Marcos Baghdatis, meanwhile, was penalized just $1,250 for smashing four rackets during a changeover at last year's tournament - an outburst that also became a hit on YouTube, with more than 1.4 million views - and counting.

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NO MORE RACKET BUSTING: Has fatherhood changed Marcos Baghdatis? No racket rage this year. No record-long matches.

Baby Zahara was born Oct. 20, shortly after Baghdatis married Croatian tennis player Karolina Sprem in July.

``Everything is good'' on the baby front, said Baghdatis, who is 27 years old and ranked 28th. ``I miss her when I'm away for so long.''

Baghdatis will be able to return home soon. He lost his third-round match to No. 4 David Ferrer 6-4, 6-2, 6-3.

The spirited Cypriot said that he regretted last year's outburst.

``Everybody does some stupid things in their life. Mine was last year when I broke those four rackets,'' he said, adding that fatherhood has little to do with this year's perspective on racket abuse.

``I don't think it's because I came a father that I didn't do it this year,'' he said.

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CELEBRITY COACH: Li Na's new coach has been the talk of the tournament - and she fears other members of her team are getting jealous.

The former French Open champion hired Carlos Rodriguez, Justine Henin's former coach, after Wimbledon last year to help raise her game. The Chinese star hasn't reached the quarterfinals of a Grand Slam event since her breakthrough win at Roland Garros in 2011.

The new partnership has brought immediate results: Li has won two titles and amassed a 28-8 win-loss record.

She's also into the fourth round of the Australian Open after beating Romania's Sorana Cirstea 6-4, 6-1 on Friday, and hasn't dropped a set at this year's tournament.

Li is happy with her new celebrity coach, but is tired of fielding questions about him. So tired, in fact, she invited Rodriguez down to the court after her victory to answer questions himself in her post-match TV interview.

``After he was (coaching) me, every time in the press conference, ask about Carlos. So Carlos, you should stand here and answer some questions,'' she said.

Rodriguez, however, had already slipped out of Rod Laver Arena. ``He's just gone, I can't even see him,'' Li said, laughing.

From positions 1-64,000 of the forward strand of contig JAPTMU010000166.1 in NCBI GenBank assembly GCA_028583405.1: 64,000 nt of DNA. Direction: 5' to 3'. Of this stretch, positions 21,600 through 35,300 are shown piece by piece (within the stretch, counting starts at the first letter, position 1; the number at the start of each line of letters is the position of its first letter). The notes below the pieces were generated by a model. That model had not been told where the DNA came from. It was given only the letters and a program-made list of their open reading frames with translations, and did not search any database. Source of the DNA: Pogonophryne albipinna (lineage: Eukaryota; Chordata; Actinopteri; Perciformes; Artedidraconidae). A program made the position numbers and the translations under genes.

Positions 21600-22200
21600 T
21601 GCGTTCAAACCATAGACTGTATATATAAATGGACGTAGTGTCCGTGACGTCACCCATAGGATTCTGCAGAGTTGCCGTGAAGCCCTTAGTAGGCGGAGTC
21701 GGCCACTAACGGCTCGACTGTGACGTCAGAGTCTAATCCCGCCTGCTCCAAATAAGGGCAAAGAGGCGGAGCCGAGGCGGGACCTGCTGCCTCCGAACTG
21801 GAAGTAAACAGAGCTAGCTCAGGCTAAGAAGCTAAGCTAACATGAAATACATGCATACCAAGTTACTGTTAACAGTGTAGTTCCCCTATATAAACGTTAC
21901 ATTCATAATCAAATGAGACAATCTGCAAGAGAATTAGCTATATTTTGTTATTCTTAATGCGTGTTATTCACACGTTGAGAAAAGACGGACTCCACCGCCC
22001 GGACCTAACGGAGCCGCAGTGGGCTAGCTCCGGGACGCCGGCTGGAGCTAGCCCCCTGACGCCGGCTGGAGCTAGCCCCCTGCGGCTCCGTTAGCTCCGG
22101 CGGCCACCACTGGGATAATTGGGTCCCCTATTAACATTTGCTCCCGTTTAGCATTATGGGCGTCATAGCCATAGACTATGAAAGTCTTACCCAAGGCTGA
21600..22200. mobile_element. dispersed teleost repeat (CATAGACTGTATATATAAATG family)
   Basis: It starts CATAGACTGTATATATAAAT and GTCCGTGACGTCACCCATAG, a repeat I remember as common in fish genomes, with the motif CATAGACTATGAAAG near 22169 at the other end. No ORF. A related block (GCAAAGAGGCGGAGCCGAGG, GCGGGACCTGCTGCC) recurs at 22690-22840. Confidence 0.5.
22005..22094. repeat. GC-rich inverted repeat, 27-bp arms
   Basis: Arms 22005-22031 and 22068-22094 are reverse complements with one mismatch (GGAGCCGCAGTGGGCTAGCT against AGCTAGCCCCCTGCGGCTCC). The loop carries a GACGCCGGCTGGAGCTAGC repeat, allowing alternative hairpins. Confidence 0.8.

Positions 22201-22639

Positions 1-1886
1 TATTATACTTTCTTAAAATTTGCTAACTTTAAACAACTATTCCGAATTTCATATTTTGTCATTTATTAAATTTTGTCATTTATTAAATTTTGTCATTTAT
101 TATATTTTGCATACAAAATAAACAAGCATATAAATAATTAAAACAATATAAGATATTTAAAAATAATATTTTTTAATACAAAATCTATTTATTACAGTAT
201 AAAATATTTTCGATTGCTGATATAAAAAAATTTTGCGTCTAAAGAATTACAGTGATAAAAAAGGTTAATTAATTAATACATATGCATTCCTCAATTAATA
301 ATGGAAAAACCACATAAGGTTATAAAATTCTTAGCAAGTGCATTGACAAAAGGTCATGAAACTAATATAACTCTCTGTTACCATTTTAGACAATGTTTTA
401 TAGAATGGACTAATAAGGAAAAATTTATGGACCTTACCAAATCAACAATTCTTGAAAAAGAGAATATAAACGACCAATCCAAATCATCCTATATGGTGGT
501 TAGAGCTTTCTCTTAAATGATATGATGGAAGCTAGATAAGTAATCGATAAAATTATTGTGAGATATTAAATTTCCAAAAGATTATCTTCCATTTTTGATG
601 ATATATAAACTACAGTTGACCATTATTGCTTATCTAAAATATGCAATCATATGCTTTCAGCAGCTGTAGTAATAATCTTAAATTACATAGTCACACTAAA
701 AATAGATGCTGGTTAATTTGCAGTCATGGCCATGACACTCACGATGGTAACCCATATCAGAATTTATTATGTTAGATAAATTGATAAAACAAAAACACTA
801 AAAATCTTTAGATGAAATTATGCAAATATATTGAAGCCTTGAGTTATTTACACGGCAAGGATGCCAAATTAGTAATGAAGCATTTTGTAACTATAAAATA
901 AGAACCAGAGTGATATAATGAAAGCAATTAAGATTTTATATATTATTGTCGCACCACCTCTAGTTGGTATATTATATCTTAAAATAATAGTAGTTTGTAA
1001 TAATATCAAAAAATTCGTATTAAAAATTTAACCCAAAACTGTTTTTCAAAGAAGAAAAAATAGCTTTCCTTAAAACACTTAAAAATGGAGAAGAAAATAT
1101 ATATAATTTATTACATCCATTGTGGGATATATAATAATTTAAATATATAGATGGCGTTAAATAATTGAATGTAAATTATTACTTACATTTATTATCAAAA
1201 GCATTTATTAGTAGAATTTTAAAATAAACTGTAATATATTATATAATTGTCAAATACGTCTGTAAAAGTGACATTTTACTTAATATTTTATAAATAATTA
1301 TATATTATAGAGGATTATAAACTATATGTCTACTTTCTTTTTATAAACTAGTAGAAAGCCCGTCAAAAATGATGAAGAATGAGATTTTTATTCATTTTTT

Rodriguez may not be able to take all the credit for Li's strong play at the Australian Open this year. Two years ago, she complained that her husband's snoring had kept her awake the night before her semifinal against Caroline Wozniacki - a match she won to reach her first Grand Slam final.

This year, she's getting more sleep. ``I am staying in a suite - two rooms!'' she tweeted on Friday.

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Associated Press writers Dennis Passa and Jocelyn Gecker contributed to this report.

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Bradley Beal's phantom foul and the Wizards' most important rally of the season

Bradley Beal's phantom foul and the Wizards' most important rally of the season

After calling an inconsistent game throughout the night, the referees made a decision with five minutes to go in Game 4 that nearly altered the entire series between the Wizards and Raptors.

DeMar DeRozan was chasing a rebound on the baseline and ran into Bradley Beal. Beal, who had a team-high 31 points, was levied a sixth and final foul with the score tied. 

Beal had unloaded for 20 points in 12 minutes in the second half, but now the Wizards would have to close it out without their All-Star shooting guard. Somehow, they were able to seal the win and tie the series.

Beal heard the whistle as he laid on the ground. He immediately hopped up and unleashed a tantrum that nobody could blame him for.

He jumped up and down, screaming at the referees, who had just called by all accounts a questionable foul and in a key moment of a playoff game.

Both Beal and head coach Scott Brooks were incensed and with good reason.

“I was beyond emotional, beyond mad, frustrated," Beal said. "I honestly thought they were going to kick me out of the game I was so mad, but I was happy they didn’t do that."

Beal is probably lucky the referees didn't take offense to his reaction because it continued when he was on the bench. He walked past his teammates and leaned over with his hands on his knees, still furious. Then he returned to the sideline to yell at the refs. Center Ian Mahinmi helped convince him to step back and cool off.

Beal has made a major difference in this series. He averaged 14.0 points in the first two games, both losses. He has averaged 29.5 points in Games 3 and 4, two Wizards wins.